So we were heading to Memphis and, lo and behold, along the future I-22 corridor between Birmingham and the birthplace of rock ‘n roll, lay two burger joints on “the list”. The first was Bill’s Hamburgers in Amory, MS, just across the Mississippi line, leaving Alabama.
As the sign says, it was founded in 1929. It started as Bob’s and became Bill’s when it was sold to an employee in the fifties. Inside, it is simple, a long counter and a few tables. They open at 7:30 and don’t serve breakfast. They start serving burgers then. mostly to folks coming off the night shift. The burgers are straightforward – mustard, onion, beef and bun. There is no lettuce or tomato available. There also is very little tableware. We ordered at the counter and took a seat at a table. The waitress arrived a few minutes later with two sheets of wax paper, a bag of fries and a bag of onion rings. A minute later she was back with a burger in each plastic-gloved hand. No frills, for sure.
Sadly, the food didn’t even approach good. Even the apple pie was bad.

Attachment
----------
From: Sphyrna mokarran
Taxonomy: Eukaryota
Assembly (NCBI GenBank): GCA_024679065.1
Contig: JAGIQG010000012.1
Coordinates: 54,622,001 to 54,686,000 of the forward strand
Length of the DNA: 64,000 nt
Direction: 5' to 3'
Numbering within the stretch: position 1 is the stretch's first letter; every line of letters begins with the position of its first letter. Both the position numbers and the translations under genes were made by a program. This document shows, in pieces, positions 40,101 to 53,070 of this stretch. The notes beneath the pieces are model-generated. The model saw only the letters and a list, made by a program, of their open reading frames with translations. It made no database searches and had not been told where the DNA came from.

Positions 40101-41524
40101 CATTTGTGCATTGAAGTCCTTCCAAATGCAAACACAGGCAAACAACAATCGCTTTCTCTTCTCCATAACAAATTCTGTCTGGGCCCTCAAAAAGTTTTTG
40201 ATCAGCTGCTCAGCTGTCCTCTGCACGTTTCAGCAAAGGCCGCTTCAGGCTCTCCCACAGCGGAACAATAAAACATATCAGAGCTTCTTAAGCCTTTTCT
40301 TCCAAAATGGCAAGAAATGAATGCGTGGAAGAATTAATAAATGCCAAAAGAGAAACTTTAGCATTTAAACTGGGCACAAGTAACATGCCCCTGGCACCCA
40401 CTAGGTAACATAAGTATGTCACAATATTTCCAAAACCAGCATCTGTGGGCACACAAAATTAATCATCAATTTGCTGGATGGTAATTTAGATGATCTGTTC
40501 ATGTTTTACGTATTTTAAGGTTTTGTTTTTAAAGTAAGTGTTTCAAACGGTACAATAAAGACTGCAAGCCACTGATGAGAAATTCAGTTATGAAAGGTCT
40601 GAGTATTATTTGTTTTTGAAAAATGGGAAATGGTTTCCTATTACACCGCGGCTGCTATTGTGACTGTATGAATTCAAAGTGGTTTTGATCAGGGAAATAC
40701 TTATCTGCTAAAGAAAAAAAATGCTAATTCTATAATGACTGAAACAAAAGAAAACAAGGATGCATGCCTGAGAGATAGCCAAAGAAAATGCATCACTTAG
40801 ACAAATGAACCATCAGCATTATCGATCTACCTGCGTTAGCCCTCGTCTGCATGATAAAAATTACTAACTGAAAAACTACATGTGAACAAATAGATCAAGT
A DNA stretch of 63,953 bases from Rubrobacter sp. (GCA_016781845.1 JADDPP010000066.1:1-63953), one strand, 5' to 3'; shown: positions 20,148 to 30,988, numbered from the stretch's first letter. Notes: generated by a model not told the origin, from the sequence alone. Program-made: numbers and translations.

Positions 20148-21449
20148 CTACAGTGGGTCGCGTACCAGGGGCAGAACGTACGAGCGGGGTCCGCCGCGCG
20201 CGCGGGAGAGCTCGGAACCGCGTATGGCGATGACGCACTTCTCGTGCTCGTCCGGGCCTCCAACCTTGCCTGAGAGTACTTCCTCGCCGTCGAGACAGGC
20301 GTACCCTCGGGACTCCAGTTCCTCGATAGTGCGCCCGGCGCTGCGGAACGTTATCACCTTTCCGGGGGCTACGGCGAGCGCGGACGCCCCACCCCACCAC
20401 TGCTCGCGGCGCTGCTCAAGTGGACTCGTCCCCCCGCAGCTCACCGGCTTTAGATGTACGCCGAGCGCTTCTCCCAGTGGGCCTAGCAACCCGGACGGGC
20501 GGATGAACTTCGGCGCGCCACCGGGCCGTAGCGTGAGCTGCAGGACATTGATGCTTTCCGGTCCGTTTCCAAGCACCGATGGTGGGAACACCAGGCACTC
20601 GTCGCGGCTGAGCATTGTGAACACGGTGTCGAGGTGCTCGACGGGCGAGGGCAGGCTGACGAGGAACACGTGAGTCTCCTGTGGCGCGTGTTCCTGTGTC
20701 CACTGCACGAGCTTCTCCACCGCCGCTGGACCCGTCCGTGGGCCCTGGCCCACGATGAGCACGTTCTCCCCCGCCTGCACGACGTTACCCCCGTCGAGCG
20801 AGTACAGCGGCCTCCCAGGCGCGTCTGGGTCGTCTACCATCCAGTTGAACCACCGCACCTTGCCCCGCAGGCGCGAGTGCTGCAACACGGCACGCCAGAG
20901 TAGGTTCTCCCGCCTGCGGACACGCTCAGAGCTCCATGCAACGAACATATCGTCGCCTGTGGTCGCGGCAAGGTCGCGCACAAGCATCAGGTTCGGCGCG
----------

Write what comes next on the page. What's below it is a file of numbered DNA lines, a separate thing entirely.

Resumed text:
I walked out of the restaurant with two things on my mind: how cool Paul Newman was and a ride to the next burger. *
* In case you were wondering – that was thinly veiled reference to the first line of the Outsiders, which I quote most of the time when I walk out of dark place into the bright sunlight. The actual beginning to the book involves a theater and ride home, as opposed to a restaurant and another burger.
[…] beef and white bread. We first encountered these in north Mississippi several years back, at Bill’s and Philips Grocery and then I ran into them again at Fincher’s Barbecue, down in Macon, last […]
[…] the disappointment in Amory, we took a series of two- and four-lane roads to Holly Springs, MS. Bill’s was the first time that a burger from the book hadn’t been at least “good”, so I […]